First registered '44 MY' and originally finished in Dubonnet with black Connolly hide trim, DB4GT chassis number '0161/R' was retained by the factory as its official demonstrator before being sold in June 1961 to its first private owner, Donald Campbell CBE. The famous speed record specialist who set eight absolute world speed records on land and on water in the 1950s and 1960s, Campbell remains the only person to have set both land and water world speed records in the same year (1964). He died during a water speed record attempt at Coniston Water in the Lake District in January 1967. Campbell owned '161/R' only briefly, and in November 1961 the Aston passed into the ownership of one John Somers. Accompanying documentation lists a further 10 owners including the present (German) custodian, who purchased the car in 1991.
Sixth owner Tim Frost acquired '161/R' in 1973, by which time it had been fitted with engine number '370/0182/GT', which is also stamped 'RAC' indicating that it was built for racing by the works. '370/0182/GT' had started life in the famous DB4GT Zagato, '1 VEV', campaigned by John Ogier's Essex Racing Stable. '1 VEV' formed part of the Essex Racing Stable for only some two years, the highlight of its time with team being an entry in the 1961 Le Mans 24 Hours Race for Jack Fairman and Bernard Consten. The car retired after 2½ hours with a blown cylinder head gasket.
In 1974 '161/R' was entered in the AMOC's Wiscombe hill climb, taking a 2nd place finish. Mr Frost advised the AMOC that the car had been fitted with a taller final drive ratio of 2.89:1 (3.54:1 standard) and when sold, the Aston reverted to its original registration number having carried 'TF 12' for a while.
During the period 1985-1987, the DB4GT was owned by Tim Holloway, who regularly entered it in both sprints and concours events. These included the 1984 West Wycombe concours (1st) and Silverstone St John Horsfall concours (5th); 1986 Wiscombe Park hill climb (4th), Curborough sprint (6th), and BSCC Goodwood sprint (4th); and 1987 Wiscombe Park hill climb (2nd), Curborough sprint (7th), Silverstone concours (3rd), Goodwood sprint (5th) and AC OC Goodwood sprint (5th).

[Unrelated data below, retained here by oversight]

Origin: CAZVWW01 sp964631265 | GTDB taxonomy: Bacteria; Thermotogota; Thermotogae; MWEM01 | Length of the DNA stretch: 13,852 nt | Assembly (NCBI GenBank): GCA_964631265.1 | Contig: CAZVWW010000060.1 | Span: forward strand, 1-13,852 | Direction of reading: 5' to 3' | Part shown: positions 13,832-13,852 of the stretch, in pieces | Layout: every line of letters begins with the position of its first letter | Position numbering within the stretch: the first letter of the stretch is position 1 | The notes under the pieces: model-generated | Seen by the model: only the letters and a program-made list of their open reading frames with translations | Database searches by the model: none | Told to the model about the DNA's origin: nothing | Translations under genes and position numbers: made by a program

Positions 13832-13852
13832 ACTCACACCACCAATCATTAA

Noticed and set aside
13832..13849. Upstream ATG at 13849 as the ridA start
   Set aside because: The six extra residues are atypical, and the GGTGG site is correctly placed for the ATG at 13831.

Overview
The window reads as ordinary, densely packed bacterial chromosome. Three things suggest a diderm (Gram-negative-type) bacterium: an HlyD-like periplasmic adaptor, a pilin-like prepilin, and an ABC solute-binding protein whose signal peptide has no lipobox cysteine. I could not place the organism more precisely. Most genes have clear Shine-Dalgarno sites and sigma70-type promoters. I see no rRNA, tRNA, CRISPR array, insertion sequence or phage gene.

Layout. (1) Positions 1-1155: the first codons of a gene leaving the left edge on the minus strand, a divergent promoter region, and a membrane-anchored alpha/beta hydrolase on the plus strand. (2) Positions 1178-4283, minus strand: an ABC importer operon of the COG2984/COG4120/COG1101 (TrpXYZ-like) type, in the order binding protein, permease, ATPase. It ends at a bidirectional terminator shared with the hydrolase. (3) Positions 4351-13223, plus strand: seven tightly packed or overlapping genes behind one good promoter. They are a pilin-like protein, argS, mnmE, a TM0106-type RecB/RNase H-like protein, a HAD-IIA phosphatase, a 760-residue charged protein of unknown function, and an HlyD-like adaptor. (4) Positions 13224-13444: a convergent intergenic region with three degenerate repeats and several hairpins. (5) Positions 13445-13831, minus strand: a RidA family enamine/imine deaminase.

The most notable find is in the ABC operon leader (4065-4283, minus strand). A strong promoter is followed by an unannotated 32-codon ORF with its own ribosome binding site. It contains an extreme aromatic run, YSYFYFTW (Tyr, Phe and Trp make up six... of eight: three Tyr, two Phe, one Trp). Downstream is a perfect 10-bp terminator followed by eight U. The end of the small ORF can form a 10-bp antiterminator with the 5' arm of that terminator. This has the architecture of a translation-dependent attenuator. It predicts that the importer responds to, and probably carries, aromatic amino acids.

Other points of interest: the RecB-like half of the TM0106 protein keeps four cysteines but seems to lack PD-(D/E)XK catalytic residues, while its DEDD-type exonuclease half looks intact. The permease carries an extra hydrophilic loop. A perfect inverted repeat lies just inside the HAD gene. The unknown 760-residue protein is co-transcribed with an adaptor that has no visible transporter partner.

Following its acquisition by the current vendor in 1991, the Aston was treated to a bare metal restoration by Max Wetzel in Maur, Switzerland. This restoration took from 1995 to 2001 to complete, and there are invoices for circa CHF 70,000 on file together with some 350 photographs. At around the same time, the mechanicals were overhauled by Roos Engineering in Switzerland at a cost of circa CHF 290,000 (invoices available).
Also on file are several magazine articles about the Aston, including one in Motor Klassik (July 2004 edition) where it featured on the front cover for a comparison piece pitting it against a Ferrari 250 GT SWB. The files also contain copies of invoices from RS Williams addressed to the previous owner Nicholas Springer of Gstaad, Switzerland; and original Aston Martin DB4GT sales brochure; and several German TüV certificates, the latest dating from May 2019.
Aston Martin built a mere 75 DB4GTs plus further 19 Zagato-bodied variants, one Bertone-bodied special, and five 'Team' or 'Development Project' GTs. Of these 75 examples, 45 were supplied in right-hand drive form and 30 were left-hand drive. Amongst the most beloved of all Astons, the DB4GT remains unmatched for its unique combination of performance and roadability.
Despite its tremendous rarity and value, the DB4GT remains a popular entrant at major historic racing events such as the Goodwood Revival and the numerous (and highly competitive) Aston Martin Owners' Club Championship race meetings in the UK. The DB4GT was designed for competition and '0161/R' offers a rare opportunity to acquire an original right-hand drive example capable of competing with distinction in a variety of historic motoring events.